LET THE TALKS BEGIN: Let the panels meet

DAVAO CITY (MindaNews/01 January) — The prospects for a  negotiated peace settlement looked more promising for the Moro Islamic Liberation Front (MILF) than for the National Democratic Front (NDF) at the start of the Aquino administration on June 30.

Five months later, the government and NDF peace panel chairs had hit the ground running while the peace process between the government and the MILF has run aground.

In his inaugural address, President Benigno Simeon Aquino III said his administration is “committed to a peaceful and just settlement of conflicts, inclusive of the interests of all – may they be Lumads, Bangsamoro or Christian.”

Fifteen days later,  he named Marvic Leonen, Dean of the University of the Philippines College of Law, as peace panel chair in the negotiations with the MILF and on July 26, in his first State of the Nation Address, expressed hope that the peace negotiations “will begin after Ramadan.”

Ramadan ended on September 9.

The MILF named its peace panel four days later.

On December 5, Leonen made public his December 2 visit to Kuala Lumpur to handcarry three letters: the President’s letter to Malaysian Prime Minister Najib in response to the latter’s written acceptance of the country facilitator role, a note verbale asking Malaysia to extend the tour duty of  its contingent in the International Monitoring Team and a letter for MILF peace panel chair Mohagher Iqbal,  inviting him for exploratory talks on “December 6, 7, 8, 13 and 14 as possible dates” to address “urgent concerns.”

Communication between the panels is coursed through the country-facilitator, Malaysia.

“Urgent concerns”

Leonen said among the “urgent concerns” are the facilitation issue and security guarantees, including the case of Engr. Eduard Guerra (alias Abraham Yap Alonto) who was arrested on September 22 at the Davao International Airport en route to Geneva, Switzerland, to attend a meeting of the United Nations Human Rights Council. The MILF Central Committee resolution on October 11 protested the arrest of Guerra, urged the dropping of charges against him and asked that he be released without delay.

The resolution also said Guerra, a member of the MILF Central Committee, is covered by the safety and security guarantees provided to MILF members who are directly and principally involved in the peace process.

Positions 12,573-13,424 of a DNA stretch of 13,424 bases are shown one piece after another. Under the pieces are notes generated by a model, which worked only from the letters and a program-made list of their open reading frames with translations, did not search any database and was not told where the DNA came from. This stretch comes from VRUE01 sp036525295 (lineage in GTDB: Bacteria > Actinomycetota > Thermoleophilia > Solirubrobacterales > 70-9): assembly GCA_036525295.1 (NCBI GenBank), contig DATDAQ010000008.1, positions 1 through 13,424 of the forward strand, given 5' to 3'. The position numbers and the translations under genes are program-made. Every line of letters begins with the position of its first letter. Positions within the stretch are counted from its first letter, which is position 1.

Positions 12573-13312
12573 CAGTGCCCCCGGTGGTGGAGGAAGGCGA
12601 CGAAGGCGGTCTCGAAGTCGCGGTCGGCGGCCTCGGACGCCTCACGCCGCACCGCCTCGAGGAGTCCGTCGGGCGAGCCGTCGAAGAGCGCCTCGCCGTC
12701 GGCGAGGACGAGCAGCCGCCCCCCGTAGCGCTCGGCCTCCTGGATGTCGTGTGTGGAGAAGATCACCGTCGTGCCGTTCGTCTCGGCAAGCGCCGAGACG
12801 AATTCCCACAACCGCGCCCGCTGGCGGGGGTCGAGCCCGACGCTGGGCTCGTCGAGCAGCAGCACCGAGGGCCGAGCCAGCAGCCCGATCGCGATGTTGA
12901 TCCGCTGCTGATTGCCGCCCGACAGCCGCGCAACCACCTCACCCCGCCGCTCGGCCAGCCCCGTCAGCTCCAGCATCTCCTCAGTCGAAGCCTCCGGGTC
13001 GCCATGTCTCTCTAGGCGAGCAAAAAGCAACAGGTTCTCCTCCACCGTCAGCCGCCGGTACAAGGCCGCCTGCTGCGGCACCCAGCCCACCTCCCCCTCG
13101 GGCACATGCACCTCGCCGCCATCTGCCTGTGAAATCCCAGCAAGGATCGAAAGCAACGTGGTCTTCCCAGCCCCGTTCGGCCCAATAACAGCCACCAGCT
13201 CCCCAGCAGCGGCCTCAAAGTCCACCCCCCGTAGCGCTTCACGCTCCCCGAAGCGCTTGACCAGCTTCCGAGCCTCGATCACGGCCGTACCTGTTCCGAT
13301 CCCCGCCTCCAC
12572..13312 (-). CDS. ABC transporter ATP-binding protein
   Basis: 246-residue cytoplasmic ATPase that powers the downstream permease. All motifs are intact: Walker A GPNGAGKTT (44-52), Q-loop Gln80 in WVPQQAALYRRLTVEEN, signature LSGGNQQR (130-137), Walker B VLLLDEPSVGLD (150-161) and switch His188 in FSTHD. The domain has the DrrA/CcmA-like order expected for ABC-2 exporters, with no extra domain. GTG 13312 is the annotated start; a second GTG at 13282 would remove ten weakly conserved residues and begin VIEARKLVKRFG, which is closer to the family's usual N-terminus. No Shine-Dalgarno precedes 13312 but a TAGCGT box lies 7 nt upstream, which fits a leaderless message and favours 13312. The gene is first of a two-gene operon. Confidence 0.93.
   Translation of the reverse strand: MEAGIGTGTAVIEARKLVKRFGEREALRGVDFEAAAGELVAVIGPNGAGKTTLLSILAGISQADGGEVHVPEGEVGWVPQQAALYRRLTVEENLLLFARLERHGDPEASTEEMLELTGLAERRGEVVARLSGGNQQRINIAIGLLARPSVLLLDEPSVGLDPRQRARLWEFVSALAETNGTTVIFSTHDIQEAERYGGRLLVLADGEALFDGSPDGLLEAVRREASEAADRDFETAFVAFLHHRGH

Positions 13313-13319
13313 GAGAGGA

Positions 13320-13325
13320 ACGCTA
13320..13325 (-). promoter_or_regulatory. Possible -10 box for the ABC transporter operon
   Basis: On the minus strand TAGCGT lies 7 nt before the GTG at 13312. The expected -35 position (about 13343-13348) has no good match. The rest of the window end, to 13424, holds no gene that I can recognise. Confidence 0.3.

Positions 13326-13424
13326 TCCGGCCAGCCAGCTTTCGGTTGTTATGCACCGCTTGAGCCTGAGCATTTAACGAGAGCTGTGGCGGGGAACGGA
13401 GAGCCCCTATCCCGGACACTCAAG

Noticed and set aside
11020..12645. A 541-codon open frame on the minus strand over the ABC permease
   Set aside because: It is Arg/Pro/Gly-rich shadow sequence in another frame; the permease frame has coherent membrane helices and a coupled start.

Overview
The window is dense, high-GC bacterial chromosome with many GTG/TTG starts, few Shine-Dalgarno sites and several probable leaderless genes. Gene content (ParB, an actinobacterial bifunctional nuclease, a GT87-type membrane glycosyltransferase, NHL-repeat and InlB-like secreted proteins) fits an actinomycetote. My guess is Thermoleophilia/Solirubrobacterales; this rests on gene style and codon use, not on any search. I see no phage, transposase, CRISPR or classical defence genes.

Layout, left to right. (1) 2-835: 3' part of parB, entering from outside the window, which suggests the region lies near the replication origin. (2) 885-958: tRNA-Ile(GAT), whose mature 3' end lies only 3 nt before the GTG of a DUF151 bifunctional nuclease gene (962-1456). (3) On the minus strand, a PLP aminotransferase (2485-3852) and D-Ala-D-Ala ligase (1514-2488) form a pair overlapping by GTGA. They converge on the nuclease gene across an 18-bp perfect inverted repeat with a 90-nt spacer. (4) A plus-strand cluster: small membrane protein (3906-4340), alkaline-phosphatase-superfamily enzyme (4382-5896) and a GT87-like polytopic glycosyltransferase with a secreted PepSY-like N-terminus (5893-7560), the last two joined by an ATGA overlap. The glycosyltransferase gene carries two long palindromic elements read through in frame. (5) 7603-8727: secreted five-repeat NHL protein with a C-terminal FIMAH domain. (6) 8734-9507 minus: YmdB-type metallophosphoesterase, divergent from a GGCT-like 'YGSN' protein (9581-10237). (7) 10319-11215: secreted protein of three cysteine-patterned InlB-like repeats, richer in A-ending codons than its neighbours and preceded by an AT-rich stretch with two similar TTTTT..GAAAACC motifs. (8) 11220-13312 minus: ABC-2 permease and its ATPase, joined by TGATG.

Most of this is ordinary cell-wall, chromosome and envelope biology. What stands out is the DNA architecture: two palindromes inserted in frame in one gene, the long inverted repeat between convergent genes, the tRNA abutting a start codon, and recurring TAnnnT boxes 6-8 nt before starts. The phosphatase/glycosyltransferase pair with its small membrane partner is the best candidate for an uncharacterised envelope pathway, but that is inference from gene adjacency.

“I will wait” (for the letter), Iqbal said on December 5. By December 12, he was still waiting. (As of January 1, 2011, Leonen’s letter of invitation has not reached Iqbal).

Leonen had coursed the letter through the Ministry of Foreign Affairs. “Why did Leonen go to the Foreign Ministry when the RD (Office of the Prime Minister-Research Department or OPM-RD) handles the peace talks?” Iqbal asked. “This is too circuitous,” he said, adding Leonen “should have gone to Othman (Malaysian facilitator Datuk Othman bin Razak) or the Malaysian secretariat.”

But Leonen precisely would not go the OPM-RD. His panel wants Othman replaced for alleged bias. The MILF on the other hand wants Othman retained.

Smooth take off

It took the President only 15 days to name a peace panel chair for the negotiations with the MILF. In contrast,  it took him until October 21 or almost four months later, to name lawyer Alexander Padilla as chair of the government peace panel negotiating with the NDF.

Forty days later, Padilla, formerly of the Justice Department and later Health Undersecretary, and NDF peace panel chair Luis Jalandoni met in Hong Kong for informal talks on December 1 and 2,  agreed on a ceasefire from December 16 to January 3, and scheduled yet another informal meeting second week of January, in preparation for the formal negotiations on or about the third week of  February 2011. The NDF withdrew from the talks in August 2005.

It helped that Padilla and Jalandoni had known each other  in the days of the anti-Marcos dictatorship. Padilla was a member of the national council of the Bagong Alyansang Makabayan and was secretary-general of the Nationalist Alliance for Justice, Freedom and Democracy.

No strangers

Leonen and the MILF peace panel members may not be close friends but they’re not strangers, either.

After the aborted signing of the already initialed Memorandum of Agreement on Ancestral Domain (MOA-AD) in August 2008, Leonen met with Iqbal and senior panel member Datu Michael Mastura in the MILF’s Camp Darapanan in Sultan Kudarat, Maguindanao “in the context of a College of Law-sponsored university consortium research on the possible parameters of talks with the MILF for the new administration.”

Little did Leonen know that he would be the peace panel chair of the new administration.

The Aquino administration is the fourth since the peace negotiations with the MILF started in 1997, under then President Fidel Ramos. The talks were interrupted by three wars – the “all-out war” of then President Joseph Estrada in 2000, the Buliok war in 2003 under President Gloria Macapagal-Arroyo, and the aftermath of the aborted signing of the MOA-AD on August 5, 2008, also under Arroyo.

At the forum with the Foreign Correspondents Association of the Philippines in Camp Darapanan on August 9, Al Haj Murad Ebrahim, MILF peace panel chair, said, “the only way in the peace process is forward in order to complete the peace talks where we left off last June 3, this year. But for the government, it seems they are still trying to catch up with their breath on which way to go. Hints are piling up that they want to start the talks from scratch, want to localize the talks, and to replace the facilitator of the talks. If true, these are serious propositions that can delay or even imperil the peace talks.”